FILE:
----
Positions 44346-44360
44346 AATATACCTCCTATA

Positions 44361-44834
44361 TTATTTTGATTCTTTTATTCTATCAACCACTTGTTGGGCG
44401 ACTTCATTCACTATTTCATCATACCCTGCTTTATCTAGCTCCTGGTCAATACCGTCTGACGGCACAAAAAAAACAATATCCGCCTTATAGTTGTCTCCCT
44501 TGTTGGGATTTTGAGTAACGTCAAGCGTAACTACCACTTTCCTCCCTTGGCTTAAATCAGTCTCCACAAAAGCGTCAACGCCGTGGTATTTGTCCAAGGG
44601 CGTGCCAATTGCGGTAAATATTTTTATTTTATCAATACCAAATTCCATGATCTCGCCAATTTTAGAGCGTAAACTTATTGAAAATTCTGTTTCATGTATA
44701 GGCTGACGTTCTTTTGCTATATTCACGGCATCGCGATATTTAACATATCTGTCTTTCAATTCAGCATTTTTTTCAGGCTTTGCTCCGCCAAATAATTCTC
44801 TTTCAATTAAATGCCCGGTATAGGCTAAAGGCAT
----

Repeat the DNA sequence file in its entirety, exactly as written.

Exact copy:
Positions 44346-44360
44346 AATATACCTCCTATA

Positions 44361-44834
44361 TTATTTTGATTCTTTTATTCTATCAACCACTTGTTGGGCG
44401 ACTTCATTCACTATTTCATCATACCCTGCTTTATCTAGCTCCTGGTCAATACCGTCTGACGGCACAAAAAAAACAATATCCGCCTTATAGTTGTCTCCCT
44501 TGTTGGGATTTTGAGTAACGTCAAGCGTAACTACCACTTTCCTCCCTTGGCTTAAATCAGTCTCCACAAAAGCGTCAACGCCGTGGTATTTGTCCAAGGG
44601 CGTGCCAATTGCGGTAAATATTTTTATTTTATCAATACCAAATTCCATGATCTCGCCAATTTTAGAGCGTAAACTTATTGAAAATTCTGTTTCATGTATA
44701 GGCTGACGTTCTTTTGCTATATTCACGGCATCGCGATATTTAACATATCTGTCTTTCAATTCAGCATTTTTTTCAGGCTTTGCTCCGCCAAATAATTCTC
44801 TTTCAATTAAATGCCCGGTATAGGCTAAAGGCAT